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In this chart using data from Urban Institute, you can see that the age group 43 to 47 carries the highest average credit card debt. This age group has almost double the credit card debt of their under 32 year old counterparts or seniors aged 68+.
For those who have a large amount of debt, it can seem like it’s going to be forever before you finally get out of it. And that’s totally normal to feel that way. Even if you have debt for good reasons, being in debt isn't fun—especially if high-interest credit cards are consuming your monthly paycheck.
So, how do you use debt to your advantage without succumbing to it? The key is to be proactive in repaying it. Fortunately, there are a plethora of excellent resources and techniques available to assist you in developing your debt repayment strategy—but only you will know what is best for your specific financial situation.
How to Stay Optimistic When You're in Debt?
When you are in debt, it can be difficult to maintain a positive attitude, which can undermine your motivation to stick to your new financial plans. As a result, it is critical to recognize that getting out of debt is not a quick fix.
As a result, you should consider incorporating some treats into your monthly budget. For example, once a month, treating yourself to a fancy cup of coffee or takeout may be enough to keep you on track and feeling positive.
How Long Will it Take to Pay Off 10,000 in Debt?
This depends on your APR and your interest rate. It also depends on if you are only paying the minimum payment or if you are making higher payments each month to try and pay the debt off quicker.
If you have $10,000 in debt with a 17.5% interest rate and you can allow payment of $359/month, it will take you 35 months (3 years) to pay off your entire debt. However, if you'll be able to pay $914/month, you suppose to pay it off in about a year, with much less interest compared to previous option.
Lower interest rates don’t take as long to pay off, so always try to get credit cards or loans with the lowest interest rate possible.
While none of this is intended to be financial advice, which should always be sought from a professional, here are a few things to think about:
1. Write Your Plan
Not having a plan is going to make you lose motivation. You don’t really know what you’re doing and you feel like you’re not doing it right. And when the time frame is long it feels even worse.
One thing you can stay in control of is your plan. You can create the plan and you can decide just how you’re going to make it work for you. That’s definitely going to make you feel a whole lot better in the long run.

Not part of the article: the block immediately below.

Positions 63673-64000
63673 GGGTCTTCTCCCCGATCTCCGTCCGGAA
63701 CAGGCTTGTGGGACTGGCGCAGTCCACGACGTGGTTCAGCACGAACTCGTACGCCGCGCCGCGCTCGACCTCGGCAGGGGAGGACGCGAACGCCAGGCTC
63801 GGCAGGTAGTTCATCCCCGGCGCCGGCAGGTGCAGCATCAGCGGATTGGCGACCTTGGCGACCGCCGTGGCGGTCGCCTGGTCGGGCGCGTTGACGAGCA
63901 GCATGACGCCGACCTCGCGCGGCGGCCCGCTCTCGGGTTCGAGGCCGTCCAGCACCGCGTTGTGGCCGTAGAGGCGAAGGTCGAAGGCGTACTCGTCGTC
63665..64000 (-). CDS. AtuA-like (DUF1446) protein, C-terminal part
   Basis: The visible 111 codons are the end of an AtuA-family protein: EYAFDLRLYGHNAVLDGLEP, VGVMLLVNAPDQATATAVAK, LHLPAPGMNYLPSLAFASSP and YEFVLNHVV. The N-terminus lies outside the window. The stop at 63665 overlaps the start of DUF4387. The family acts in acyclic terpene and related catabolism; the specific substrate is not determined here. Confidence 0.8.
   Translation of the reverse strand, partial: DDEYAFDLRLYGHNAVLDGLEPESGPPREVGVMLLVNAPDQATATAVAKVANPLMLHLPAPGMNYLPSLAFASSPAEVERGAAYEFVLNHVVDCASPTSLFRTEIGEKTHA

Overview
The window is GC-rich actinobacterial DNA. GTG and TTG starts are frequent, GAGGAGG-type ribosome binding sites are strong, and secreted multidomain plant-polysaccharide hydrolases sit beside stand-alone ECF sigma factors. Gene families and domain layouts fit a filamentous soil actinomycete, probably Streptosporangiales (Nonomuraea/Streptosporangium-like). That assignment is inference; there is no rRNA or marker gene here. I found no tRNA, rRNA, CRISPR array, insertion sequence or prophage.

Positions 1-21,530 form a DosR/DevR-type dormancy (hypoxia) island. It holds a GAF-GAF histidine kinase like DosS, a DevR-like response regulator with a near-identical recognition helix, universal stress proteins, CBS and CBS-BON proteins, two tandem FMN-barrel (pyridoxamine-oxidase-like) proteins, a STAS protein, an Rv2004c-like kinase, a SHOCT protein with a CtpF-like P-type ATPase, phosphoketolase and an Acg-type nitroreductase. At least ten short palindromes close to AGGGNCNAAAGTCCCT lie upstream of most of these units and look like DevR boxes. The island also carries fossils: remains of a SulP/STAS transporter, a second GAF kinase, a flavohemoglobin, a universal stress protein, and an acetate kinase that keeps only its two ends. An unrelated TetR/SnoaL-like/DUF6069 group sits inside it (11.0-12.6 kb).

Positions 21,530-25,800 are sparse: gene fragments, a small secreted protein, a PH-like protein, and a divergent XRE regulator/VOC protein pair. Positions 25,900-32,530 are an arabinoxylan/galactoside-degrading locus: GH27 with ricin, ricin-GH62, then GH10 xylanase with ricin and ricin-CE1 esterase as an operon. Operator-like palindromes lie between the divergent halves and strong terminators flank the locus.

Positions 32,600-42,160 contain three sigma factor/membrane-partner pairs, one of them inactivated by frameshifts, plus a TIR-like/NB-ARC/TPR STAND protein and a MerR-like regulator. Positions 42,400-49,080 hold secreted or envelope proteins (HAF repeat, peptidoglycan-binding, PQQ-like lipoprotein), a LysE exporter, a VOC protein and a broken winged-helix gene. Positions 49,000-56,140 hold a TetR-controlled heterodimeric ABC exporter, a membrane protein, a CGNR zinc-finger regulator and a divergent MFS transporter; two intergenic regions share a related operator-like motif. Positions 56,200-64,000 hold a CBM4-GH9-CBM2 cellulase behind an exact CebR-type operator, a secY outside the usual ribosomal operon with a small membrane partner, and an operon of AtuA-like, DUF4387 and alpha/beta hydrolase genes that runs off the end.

Now, if you have multiple debts and you’re just going at them blindly then you’re going to spend a whole lot more. You’ll spend more time and you’ll spend more money because you’re paying even more interest.
How To Set Up a Debt Payoff Plan?
You need to first get an overview of all your outstanding debts. This can initially be done by looking at your credit report to see each of your active accounts. Then you need to prioritize which debts you will be looking to pay off totally first, while still making the minimum payments for all of your various forms of debt.
You may be able to find extra money in order to increase the repayments you make or just refocus your efforts on particular forms of debt. Then you can start to eliminate your various forms of debt on a one-by-one basis.
Debt Snowball Vs Debt Avalanche Vs Debt Snowflake
That’s why there are two different methods you can use to pay off that debt. You can use the snowball method or the avalanche method. The first, the snowball method, asks you to look at your debts in order from the lowest balance to the highest. You would then start putting all the extra money you have toward that one debt.
When you manage to pay off the first debt you take that amount of money plus whatever else you have and pay it toward the next lowest and then keep going from there. The big benefit is that you’re going to start paying off debts quickly and you’re going to have more motivation.
The other option is the avalanche method, where you look at interest rates instead of balance. The highest interest rate goes first on the list all the way down to the lowest rate. Then you start by paying as much money as you can to the account with the highest interest and work your way to the lowest in the same way we just talked about.
You can use either one of these methods to help pay off your debts. Just choose the one that works out the best for you and stick to it. Also, you can always combine it with other strategies such as the debt snowflake method.
Even better, make sure you write down what you’re doing and how you’re going to get there. It’s going to make you more committed and it’s going to make it easier for your brain to focus on.
2. Create, Stick and Adjust Your Budget
The first thing is actually making that personal budget and it doesn’t have to be as difficult as you might think. You just need to start by planning out your monthly spending. Pay attention to what you spend on anything from groceries and housing to entertainment and gasoline. You can use your credit cards to help you figure it out.
When you’re working on your budget you should also take a look at expenses that you could be spending less on. These are some of the discretionary aspects that you’re probably not paying attention to. But cutting spending in these areas can help you pay your debt faster. Here are 3 budgeting methods: